At an individual level the correlation between past consumption and recent unemployment is obviously negative. The people who have sinned are not by and large the people being punished. Some people overconsumed relative to their income, and some people invested poorly. Those who overconsumed have mostly faced consequences for their misbehavior — they are either deeply in debt, or they have endured foreclosure or bankruptcy. But the people who invested absurdly, especially “savers” who lent money but permitted themselves ignorance and indifference to how their wealth would be mismanaged, have not suffered the costs of their recklessness. Instead, they have been almost entirely bailed out. It is lenders and investors more than any other group who determine the patterns of our macroeconomy. There are always people willing to overconsume or gamble on foolish enterprises. We do and must rely upon those with resources to steward to ensure those resources are used wisely. They did not, and their recklessness has brought us to catastrophe. But rather than condemn them for negligence and permit their claims to be appropriately devalued, we applaud them for “prudence” and let government action be bound by commitments to sustain their destructive and ridiculous claims. You don’t counter that sort of villainy with technocratic arguments about liquidity traps. You point out that the motherfuckers who are calling themselves prudent, who are blocking both writedowns and government action that might risk inflation, are hypocrites and thieves. You state clearly that their claims are illegitimate and will be written down one way or another, unless we can generate sufficient growth to ratify them ex post, which would require claimants to behave less like indignant creditors and more like constructive equityholders. It is not technocratic economists who will win the day and pull us out of our cul-de-sac, but angry Irishmen and Spaniards who challenge, on moral terms, the right of German bankers to impose vast deadweight costs on current activity because they lent greedily into what might easily have been recognized as a property and credit bubble."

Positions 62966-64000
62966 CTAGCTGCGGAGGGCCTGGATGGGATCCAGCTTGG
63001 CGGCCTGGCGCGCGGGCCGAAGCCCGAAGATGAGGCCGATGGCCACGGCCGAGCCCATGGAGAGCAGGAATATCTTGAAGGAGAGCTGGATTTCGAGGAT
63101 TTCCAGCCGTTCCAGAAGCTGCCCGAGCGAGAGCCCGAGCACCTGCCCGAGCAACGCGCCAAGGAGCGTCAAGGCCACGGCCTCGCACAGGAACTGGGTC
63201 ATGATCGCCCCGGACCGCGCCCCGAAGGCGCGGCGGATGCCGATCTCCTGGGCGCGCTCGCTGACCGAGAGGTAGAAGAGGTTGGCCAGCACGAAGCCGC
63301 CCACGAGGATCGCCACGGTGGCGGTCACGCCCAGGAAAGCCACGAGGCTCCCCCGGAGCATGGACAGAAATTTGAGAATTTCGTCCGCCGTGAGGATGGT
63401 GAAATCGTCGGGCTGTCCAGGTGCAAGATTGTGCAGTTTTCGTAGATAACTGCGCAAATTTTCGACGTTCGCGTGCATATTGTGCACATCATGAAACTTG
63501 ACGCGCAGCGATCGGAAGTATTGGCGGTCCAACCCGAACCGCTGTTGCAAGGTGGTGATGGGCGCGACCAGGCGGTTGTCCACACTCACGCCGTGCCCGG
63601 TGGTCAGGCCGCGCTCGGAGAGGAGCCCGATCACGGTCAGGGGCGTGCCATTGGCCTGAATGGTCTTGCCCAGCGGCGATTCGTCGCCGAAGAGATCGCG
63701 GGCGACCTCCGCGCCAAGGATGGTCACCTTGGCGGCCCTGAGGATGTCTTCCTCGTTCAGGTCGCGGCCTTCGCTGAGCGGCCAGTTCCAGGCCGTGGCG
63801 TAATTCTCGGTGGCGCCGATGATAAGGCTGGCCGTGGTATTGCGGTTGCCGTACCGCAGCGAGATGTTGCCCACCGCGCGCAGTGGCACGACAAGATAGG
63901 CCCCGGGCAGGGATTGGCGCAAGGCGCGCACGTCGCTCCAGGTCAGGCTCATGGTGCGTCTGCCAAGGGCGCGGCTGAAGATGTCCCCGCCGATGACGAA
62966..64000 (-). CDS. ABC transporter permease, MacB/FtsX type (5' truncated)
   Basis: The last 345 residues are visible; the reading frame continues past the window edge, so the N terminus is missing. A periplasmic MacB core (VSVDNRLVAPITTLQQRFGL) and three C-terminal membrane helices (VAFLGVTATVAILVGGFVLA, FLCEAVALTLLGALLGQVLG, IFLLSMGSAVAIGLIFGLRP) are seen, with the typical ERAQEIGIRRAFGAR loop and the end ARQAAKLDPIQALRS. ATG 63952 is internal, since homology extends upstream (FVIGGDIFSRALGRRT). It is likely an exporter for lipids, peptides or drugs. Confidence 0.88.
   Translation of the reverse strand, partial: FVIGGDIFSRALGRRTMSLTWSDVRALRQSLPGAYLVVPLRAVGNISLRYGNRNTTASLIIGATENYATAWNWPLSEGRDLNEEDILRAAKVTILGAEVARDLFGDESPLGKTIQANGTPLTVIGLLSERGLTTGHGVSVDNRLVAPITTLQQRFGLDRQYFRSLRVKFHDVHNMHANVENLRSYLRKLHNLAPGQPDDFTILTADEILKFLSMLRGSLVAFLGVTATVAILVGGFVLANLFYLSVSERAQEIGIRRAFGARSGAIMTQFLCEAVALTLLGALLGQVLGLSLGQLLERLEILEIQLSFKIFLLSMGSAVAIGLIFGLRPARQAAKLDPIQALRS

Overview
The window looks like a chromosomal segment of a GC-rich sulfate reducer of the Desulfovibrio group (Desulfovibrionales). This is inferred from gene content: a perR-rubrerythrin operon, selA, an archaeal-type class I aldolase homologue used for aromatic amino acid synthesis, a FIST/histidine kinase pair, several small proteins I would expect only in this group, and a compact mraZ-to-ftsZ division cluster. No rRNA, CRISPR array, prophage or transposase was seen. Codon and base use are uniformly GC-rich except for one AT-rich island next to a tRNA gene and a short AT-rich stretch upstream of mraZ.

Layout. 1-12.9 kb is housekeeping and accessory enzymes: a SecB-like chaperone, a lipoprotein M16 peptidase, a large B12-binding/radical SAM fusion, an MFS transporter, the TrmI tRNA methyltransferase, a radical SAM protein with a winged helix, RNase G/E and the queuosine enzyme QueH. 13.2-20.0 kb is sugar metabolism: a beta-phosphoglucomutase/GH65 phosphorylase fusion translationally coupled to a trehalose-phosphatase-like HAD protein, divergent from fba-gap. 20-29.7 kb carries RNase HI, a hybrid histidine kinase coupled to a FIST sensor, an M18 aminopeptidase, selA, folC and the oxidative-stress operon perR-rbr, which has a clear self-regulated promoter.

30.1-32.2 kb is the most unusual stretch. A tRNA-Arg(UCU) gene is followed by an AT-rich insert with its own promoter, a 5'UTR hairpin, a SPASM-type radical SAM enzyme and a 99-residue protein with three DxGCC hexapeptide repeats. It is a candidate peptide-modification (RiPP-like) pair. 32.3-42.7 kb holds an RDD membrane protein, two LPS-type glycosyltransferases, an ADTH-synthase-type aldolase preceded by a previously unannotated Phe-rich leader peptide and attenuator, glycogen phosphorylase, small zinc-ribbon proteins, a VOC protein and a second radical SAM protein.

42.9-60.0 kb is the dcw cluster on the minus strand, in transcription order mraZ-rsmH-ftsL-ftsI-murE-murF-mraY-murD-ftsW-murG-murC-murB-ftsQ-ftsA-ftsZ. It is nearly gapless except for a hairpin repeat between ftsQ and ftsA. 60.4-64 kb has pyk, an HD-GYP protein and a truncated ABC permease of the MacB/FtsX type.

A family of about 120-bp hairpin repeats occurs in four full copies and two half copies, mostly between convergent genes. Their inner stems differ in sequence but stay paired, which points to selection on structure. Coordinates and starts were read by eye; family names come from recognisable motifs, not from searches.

Daniel Pfaendler - German view - "What we should not forget though is that a) just as the peripheral countries were profiting from very low real yields during the past decade amid the German economic malaise, Germany suffered from too high real yields amid the periphery's boom which rendered its economic weakness even worse and most importantly b) if Germany would not have done the corporate restructuring/budget consolidation/structural reforms, the German economy would be in a much worse shape at present."
Michael - A sentence to ponder - "Most people are libertarian with regards to their own lives and people they like, statist with regards to people they don't know, and positively fascist about people they dislike, stereotype, or don't understand."
"If money isn't loosened up, this sucker could go down" - George W. Bush warned in September 2008